Sunday, January 5, 2014

What exactly is the Tour Divide Race?

Coming down off Fleecer Ridge, TDR 2010 (Notice the one track in the snow?  That’s Aidan Harding’s tracks, 3rd place finisher, 1st SS, .  Aidan rode it all the way down!!  Ha, but with only 1 working brake I wisely walked/skied it towards the bottom……)

Let’s fist back up and start with a look at the route itself and a quick summary of the ‘race’ history.

Great Divide Mountain Bike Route

(The [2,700 MILE -- give or take a few] entire route is basically dirt-road and mountain-pass riding every day. In total, it has over 200,000 feet of elevation gain.)
Get the maps etc here

Ok, here is the quick history of the Great Divide route by Michael McCoy, the man tasked with laying out the route. The Genesis of the Great Divide

But how do we get from a cross country, 'back country' mountain bike touring route (finished up I believe in 1997) to what some describe as the toughest mountain bike race in the world (ya that’s a big stretch but it sounds so good). 

Enter John Stamstad’s 1999 record setting ride.  In 1999 the original race route was Border to Border, with the Canadian section added 1st to the GD route and then to the actual race later on.

From John we move to Mike Curiak.  Mike invited others to join him in challenging John’s record and the Great Divide Race was born. (Mike's 1st GDR was in 2004??)   Mike had issued an open invitation to race the Great Divide route with him in a self-supported manner (more about self-supported in a later post) and this is basically when the “race” originated.

For all intents and purposes Mike’s border to border Great Divide Race (GDR) was mutated a few years later into the current Tour Divide Race (TDR) of today. This transformation happened mainly due to Matthew Lee’s unbending determination to include the newer Canadian section.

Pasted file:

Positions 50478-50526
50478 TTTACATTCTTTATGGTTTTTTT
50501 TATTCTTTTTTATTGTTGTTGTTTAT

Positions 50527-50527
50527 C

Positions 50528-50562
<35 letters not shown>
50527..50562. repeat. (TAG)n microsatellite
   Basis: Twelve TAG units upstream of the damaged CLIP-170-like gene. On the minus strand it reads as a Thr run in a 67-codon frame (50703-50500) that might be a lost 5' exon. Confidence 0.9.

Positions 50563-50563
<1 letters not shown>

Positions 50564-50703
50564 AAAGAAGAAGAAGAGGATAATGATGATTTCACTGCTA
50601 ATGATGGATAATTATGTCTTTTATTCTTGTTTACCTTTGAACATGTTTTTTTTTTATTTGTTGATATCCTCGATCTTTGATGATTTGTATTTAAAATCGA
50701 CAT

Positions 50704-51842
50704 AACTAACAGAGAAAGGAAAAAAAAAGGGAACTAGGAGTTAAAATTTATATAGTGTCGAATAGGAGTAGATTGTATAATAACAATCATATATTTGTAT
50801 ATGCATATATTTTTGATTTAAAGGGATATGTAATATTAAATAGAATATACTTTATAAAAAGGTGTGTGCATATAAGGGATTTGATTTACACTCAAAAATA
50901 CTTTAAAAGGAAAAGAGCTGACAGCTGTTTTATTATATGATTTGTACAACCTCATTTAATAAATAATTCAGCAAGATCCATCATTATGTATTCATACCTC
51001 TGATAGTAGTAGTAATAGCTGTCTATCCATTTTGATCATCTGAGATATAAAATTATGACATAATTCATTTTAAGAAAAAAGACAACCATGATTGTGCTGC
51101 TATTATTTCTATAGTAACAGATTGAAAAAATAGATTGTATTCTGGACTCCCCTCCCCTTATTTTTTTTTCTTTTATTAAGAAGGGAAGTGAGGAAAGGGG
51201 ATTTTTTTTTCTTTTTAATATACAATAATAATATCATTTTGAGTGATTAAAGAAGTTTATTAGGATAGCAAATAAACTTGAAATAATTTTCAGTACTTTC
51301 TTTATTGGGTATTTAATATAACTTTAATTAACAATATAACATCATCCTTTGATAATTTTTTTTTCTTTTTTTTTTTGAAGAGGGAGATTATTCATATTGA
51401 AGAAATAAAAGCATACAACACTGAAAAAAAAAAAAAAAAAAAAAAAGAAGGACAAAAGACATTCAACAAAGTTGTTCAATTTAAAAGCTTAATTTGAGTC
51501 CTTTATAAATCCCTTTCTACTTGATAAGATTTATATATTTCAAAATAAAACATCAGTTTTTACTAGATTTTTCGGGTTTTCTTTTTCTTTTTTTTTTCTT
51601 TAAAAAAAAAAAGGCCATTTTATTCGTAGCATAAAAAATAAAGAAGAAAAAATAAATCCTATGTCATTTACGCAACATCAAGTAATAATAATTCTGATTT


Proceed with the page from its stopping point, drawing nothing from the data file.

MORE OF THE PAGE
Finally there was the “MOVIE”. The Ride the Divide movie came out right before the 2010 race and needless to say it has had a huge impact on what was a much smaller, more underground event.

On a personal note I lay full blame at Mike Curiak’s feet for my seduction from the occasional 100 mile mountain bike race into the full blown madness of self-supported multiday racing.  First came the Kokopelli, then the Grand Loop, then the Curiak inspired AZT and CTR.  Year by year building up to my first TDR.  Anyway the guy can make anything sound good and his pictures truly capture the essence of riding mountain bike in the desert and mountain west.  


Ok so this post barley scratches the surface of racing the Divide --To learn more, right down to all the internal details and dirt, all the ins and outs of the TDR (and other like races) go hunt around in the Ultra Race forum at

How could I leave out SPOTs and Trackleaders and MTBcast? 
I used a SPOT in my first AZT way back when and was one of the few who had one. I don’t think Sharon would have let me go without that SPOT.  Ha, now it’s not such a big deal to be out on a self-supported back country trip.
But SPOT’s combined with Trackleaders has made the TDR a spectator sport. But it’s a weird spectator sport as you are not allowed to go see anyone you know while they are racing (unless you happen to live on-route).  What you do is follow their SPOT Dot on Trackleaders and read up (and comment) on the race thread.  And also listen in on the racer’s call-ins on MTBcast.
Again it’s a funny way to spectate a race—but be warned—it’s great fun and highly addictive






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